Type: Problem-Solving Task

Animal Populations:

In this task students interpret the relative size of variable expressions involving two variables in the context of a real world situation. All given expressions can be interpreted as quantities that one might study when looking at two animal populations.

Type: Problem-Solving Task

Computations with Complex Numbers:

This resource involves simplifying algebraic expressions that involve complex numbers and various algebraic operations.

Type: Problem-Solving Task

Seeing Dots:

The purpose of this task is to identify the structure in the two algebraic expressions by interpreting them in terms of a geometric context. Students will have likely seen this type of process before, so the principal source of challenge in this task is to encourage a multitude and variety of approaches, both in terms of the geometric argument and in terms of the algebraic manipulation.

Type: Problem-Solving Task

Tutorials

Multiplying Complex Numbers:

This video demonstrates how to multiply complex numbers using distributive property and FOIL method.

Type: Tutorial

How to Subtract Complex Numbers:

This video will demonstrate how to subtract complex numbers.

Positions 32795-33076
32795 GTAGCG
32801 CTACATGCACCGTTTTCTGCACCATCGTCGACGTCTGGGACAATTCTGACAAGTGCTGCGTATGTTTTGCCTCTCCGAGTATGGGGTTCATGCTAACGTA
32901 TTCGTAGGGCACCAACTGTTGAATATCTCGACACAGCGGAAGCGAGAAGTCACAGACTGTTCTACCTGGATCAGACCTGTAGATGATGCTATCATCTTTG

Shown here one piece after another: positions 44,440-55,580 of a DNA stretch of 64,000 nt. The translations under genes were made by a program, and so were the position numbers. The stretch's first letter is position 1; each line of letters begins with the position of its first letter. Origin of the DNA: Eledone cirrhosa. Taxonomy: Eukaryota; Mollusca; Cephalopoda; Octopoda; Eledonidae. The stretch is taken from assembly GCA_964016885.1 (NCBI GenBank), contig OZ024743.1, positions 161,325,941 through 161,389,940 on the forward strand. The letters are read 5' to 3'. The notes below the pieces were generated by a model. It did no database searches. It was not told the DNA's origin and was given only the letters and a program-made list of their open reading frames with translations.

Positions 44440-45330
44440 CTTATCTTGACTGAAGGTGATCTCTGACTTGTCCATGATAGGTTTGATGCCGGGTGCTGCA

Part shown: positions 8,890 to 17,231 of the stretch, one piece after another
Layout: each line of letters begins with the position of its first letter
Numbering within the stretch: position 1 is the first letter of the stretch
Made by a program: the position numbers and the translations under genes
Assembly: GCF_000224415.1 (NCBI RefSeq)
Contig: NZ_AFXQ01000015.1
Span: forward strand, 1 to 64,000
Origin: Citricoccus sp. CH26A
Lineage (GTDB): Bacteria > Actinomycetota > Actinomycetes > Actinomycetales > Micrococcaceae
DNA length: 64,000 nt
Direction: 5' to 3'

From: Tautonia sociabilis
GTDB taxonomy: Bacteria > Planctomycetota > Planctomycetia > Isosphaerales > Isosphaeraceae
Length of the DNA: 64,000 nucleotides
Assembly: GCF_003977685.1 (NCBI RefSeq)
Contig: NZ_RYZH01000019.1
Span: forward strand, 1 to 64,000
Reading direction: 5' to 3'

Type: Tutorial

Adding Complex Numbers:

This video will demonstrate how to add complex numbers.

Type: Tutorial

Introduction to i and imaginary numbers:

This video gives an introduction to 'i' and imaginary numbers. From this tutorial, students will learn the rules of imaginary numbers.

Type: Tutorial

Video/Audio/Animation

MIT BLOSSOMS - Fabulous Fractals and Difference Equations :

This learning video introduces students to the world of Fractal Geometry through the use of difference equations. As a prerequisite to this lesson, students would need two years of high school algebra (comfort with single variable equations) and motivation to learn basic complex arithmetic. Ms. Zager has included a complete introductory tutorial on complex arithmetic with homework assignments downloadable here. Also downloadable are some supplemental challenge problems. Time required to complete the core lesson is approximately one hour, and materials needed include a blackboard/whiteboard as well as space for students to work in small groups. During the in-class portions of this interactive lesson, students will brainstorm on the outcome of the chaos game and practice calculating trajectories of difference equations.

Type: Video/Audio/Animation

Virtual Manipulative

Fractal Tool:

Students investigate shapes that grow and change using an iterative process. Fractals are characterized by self-similarity, smaller sections that resemble the larger figure. From NCTM's Illuminations.

Type: Virtual Manipulative

Parent Resources

Vetted resources caregivers can use to help students learn the concepts and skills in this course.